Given that not a few of the weapons dumped by the IRA were unofficial American exports there is a palpable air of relief doing the rounds of Irish-America this week.
Contrary to a view that has prevailed in some corners down the years, Irish-America that part of it that took an abiding interest in the Troubles was not so much inclined to actively support the IRA's armed campaign as it was to try to understand it.
Even so, and as a result, Irish-Americans were not infrequently pilloried en masse for being overly simple-minded, for not properly appreciating the true nature of the conflict, or at least its many nuances.
Various British diplomats and politicians made an art form of talking down to a segment of American society that was guilty, at a minimum, of indulging itself in an impossibly romantic view of an Ireland that did not and could not exist.
The truth was that while the bar room stereotype, singing rebel songs and going all misty-eyed over the boys in the IRA, was not entirely a figment of the imagination, this was never the strand of Irish-America that was going to eventually, and inevitably, force changes 3,000 miles to the east of Boston and New York.
Yes, the beer-soaked patriot roaring on the Provos was convenient fodder for the less scrupulous Fleet Street tabloids.
But the accusation that Irish-Americans were overly simplistic and romantic never managed to overcome the view, held by most of those same Irish-Americans, that successive British governments were themselves guilty of the former, if not entirely the latter, when it came to explaining a conflict that seemed to have more than a few parallels with America's own revolution.
The view that the problems in Northern Ireland were simply security-related, a black and white struggle between the forces of a civil society and faceless terrorism, was hammered home time and again by representatives of the British government in the editorial offices of leading US media outlets.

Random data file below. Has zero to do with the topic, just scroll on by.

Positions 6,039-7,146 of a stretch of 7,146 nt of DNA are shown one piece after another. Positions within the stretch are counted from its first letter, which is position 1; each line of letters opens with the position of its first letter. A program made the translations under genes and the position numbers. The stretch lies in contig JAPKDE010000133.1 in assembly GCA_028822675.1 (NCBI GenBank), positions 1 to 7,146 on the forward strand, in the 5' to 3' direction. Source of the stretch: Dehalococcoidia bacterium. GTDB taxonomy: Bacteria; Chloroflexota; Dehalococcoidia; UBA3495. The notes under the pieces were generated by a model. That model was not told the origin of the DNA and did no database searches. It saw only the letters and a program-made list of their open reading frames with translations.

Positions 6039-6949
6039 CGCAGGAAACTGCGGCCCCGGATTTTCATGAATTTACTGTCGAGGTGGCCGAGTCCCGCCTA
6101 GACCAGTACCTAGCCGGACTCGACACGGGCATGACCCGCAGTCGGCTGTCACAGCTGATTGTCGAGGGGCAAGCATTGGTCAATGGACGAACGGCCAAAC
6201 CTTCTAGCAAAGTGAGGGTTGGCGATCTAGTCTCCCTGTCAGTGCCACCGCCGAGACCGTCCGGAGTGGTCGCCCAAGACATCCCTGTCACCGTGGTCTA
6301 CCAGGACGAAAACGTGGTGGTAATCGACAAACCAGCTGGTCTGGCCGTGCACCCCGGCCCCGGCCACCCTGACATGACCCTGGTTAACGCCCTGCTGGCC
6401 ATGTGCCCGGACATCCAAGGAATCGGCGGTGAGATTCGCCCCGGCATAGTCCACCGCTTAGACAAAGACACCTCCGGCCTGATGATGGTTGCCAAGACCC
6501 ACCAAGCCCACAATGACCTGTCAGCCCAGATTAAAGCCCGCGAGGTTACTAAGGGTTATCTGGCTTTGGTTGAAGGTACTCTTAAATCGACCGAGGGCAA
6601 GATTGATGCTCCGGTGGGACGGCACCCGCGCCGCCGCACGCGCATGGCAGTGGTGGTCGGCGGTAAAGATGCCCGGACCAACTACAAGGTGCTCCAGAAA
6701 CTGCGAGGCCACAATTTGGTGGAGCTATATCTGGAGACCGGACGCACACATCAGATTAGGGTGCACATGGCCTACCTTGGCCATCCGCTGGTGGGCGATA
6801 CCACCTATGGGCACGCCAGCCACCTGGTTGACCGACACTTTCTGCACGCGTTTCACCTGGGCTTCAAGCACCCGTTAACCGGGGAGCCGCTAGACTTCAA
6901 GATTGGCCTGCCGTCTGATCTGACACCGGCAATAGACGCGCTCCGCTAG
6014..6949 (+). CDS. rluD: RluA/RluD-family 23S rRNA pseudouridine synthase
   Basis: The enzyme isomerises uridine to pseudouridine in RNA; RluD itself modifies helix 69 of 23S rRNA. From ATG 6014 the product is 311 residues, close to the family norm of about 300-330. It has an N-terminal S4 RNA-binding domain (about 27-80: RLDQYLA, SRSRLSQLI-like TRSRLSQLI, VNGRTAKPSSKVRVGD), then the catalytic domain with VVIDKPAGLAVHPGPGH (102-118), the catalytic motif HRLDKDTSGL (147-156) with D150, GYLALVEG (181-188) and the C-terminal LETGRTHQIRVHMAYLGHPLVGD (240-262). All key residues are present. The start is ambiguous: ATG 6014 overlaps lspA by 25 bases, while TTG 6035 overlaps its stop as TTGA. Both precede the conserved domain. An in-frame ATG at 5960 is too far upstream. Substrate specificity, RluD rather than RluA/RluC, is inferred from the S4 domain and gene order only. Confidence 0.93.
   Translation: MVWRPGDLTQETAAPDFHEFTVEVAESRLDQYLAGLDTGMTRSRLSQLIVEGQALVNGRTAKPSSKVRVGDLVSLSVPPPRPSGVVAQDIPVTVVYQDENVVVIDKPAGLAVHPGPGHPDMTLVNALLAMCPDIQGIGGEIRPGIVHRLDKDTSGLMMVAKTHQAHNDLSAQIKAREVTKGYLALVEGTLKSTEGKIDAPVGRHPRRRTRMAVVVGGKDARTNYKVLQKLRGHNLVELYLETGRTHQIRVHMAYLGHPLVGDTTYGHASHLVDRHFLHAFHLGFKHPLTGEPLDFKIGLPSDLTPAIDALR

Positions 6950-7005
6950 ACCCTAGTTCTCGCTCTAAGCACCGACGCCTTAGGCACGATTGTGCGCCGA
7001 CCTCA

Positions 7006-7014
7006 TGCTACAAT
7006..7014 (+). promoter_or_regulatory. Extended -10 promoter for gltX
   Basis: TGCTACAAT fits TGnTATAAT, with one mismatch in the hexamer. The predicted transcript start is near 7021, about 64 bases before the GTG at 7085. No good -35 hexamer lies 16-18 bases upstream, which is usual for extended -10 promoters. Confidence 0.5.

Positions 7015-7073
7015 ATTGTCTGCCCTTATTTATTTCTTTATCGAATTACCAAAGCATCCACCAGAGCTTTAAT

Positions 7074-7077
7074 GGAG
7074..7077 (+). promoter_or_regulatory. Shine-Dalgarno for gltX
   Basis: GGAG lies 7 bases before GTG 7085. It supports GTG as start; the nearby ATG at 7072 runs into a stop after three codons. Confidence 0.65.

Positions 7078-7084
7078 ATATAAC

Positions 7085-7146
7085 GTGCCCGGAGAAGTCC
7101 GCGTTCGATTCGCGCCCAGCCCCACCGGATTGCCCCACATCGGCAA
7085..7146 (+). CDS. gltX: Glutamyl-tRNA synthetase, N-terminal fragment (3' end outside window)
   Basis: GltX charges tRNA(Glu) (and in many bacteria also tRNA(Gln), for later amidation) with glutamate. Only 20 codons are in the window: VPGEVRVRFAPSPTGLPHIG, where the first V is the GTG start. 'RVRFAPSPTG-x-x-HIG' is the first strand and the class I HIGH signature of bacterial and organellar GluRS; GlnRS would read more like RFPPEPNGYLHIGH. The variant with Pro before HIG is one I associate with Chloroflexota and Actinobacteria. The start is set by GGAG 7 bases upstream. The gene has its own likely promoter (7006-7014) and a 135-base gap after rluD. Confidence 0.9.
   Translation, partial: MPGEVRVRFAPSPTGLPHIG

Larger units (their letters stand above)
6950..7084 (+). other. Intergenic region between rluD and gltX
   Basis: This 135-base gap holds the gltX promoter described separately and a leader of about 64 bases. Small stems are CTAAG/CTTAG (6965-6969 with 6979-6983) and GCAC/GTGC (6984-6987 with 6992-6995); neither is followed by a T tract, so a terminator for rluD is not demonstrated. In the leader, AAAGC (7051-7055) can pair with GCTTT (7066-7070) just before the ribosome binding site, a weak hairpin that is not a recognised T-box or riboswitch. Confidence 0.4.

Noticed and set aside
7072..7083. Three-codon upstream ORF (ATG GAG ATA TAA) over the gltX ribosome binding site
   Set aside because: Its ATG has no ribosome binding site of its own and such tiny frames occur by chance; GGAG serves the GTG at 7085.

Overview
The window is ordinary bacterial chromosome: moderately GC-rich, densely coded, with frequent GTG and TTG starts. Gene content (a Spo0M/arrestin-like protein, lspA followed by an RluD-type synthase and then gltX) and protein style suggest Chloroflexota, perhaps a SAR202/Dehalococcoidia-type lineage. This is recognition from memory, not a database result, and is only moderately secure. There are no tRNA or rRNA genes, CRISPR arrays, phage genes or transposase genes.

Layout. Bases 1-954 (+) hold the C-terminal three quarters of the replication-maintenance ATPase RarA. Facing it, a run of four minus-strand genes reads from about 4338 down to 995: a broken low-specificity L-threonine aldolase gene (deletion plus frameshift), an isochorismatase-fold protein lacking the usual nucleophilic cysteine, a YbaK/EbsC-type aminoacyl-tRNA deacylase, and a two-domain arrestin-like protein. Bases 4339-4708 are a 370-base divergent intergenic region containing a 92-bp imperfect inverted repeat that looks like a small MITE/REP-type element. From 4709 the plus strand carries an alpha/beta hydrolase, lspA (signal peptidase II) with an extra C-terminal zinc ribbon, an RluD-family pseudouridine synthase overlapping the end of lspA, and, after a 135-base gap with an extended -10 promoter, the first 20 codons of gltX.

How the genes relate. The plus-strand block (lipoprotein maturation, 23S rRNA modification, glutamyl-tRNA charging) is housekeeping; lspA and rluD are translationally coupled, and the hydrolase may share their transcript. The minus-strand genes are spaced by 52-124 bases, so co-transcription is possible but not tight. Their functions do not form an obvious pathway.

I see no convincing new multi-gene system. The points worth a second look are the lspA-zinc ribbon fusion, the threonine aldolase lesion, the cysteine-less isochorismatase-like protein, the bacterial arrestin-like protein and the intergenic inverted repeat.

The tactic worked to a considerable degree, in part because there was a natural sympathy and admiration for Britain in the higher reaches of the American press.
Accepting the British line was, quite simply, appreciating the larger strategic picture.
Thinking in Irish terms alone was seen by most opinion leaders as thinking small.
This, not surprisingly, was galling to an Irish-America that felt it had reached the highest pinnacles of domestic society only to see the 'Irish question' marginalised and belittled at the loftiest levels of American power and opinion making.
What followed then, was a long struggle that did not rely on force of arms but on sustained argument, of victories won in smaller city and state legislatures on varied human rights issues such as a fair employment.
Irish-America, in due course, won its place at the table by delivering a thousand small cuts to the edifice of a British-ruled Northern Ireland it saw as unjustifiably resistant to the kind of reforms that had turned the American south on its head in the 1960s.
And then, of course, the picture was changed beyond recognition by a politician from a one-time segregationist state who called himself an Irish-American.
Even now it's probably too soon to fully appreciate the impact made by Bill Clinton and his presidency. But to say that Clinton's active participation gave profound change a chance to breathe and live would seem a minimal assessment.
The peace process has been a stage play featuring a cast of everybody.
And perhaps it would have had its moment in the spotlight even without Clinton and his successors. But the plot would have gone nowhere without Washington, the 'deus ex machina' of the last dozen years or so.
That plot is still thick this week. Nobody in active Irish-America expects absolute normality simply because the IRA has dumped arms.
But politics is an easier stew to stir and Irish-America will relish the freedom conveyed by being able to argue for change while free from the shadow of a distant gunman. There will be dissent for sure.
There are those Irish-Americans who believe that the IRA should have continued fighting.
But they are in a minority.
Most are happy to support a process that is ballot box minus Armalite.
And much of this majority's argument will now be directed at advocating the return of devolved government in Belfast, sooner rather than later.